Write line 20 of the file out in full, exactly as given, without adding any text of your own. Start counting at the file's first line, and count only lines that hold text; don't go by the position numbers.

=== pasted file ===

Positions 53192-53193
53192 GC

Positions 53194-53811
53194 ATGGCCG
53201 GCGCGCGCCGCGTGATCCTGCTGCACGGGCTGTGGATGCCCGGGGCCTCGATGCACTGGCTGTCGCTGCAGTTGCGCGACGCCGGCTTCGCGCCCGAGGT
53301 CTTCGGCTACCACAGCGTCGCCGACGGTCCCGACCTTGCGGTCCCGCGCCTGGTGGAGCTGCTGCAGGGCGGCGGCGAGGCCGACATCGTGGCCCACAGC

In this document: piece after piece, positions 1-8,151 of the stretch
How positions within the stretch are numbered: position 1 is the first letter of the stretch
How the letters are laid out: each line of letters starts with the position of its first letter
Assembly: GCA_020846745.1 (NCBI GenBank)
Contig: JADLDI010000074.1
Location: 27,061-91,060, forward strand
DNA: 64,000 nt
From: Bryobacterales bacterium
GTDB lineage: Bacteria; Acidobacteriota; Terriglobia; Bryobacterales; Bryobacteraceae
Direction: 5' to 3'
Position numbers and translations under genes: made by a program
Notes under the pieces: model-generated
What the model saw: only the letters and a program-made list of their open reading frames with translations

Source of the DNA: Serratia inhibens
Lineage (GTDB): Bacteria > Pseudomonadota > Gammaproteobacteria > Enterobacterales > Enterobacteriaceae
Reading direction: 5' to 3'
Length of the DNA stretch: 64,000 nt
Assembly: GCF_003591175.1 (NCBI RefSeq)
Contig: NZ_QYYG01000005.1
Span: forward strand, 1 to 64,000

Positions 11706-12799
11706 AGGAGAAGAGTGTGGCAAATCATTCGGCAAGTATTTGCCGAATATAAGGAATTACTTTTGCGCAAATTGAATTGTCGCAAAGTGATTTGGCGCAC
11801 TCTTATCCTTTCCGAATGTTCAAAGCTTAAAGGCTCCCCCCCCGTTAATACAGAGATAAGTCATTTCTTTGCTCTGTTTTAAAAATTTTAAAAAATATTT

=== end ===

Source of the DNA: Serratia inhibens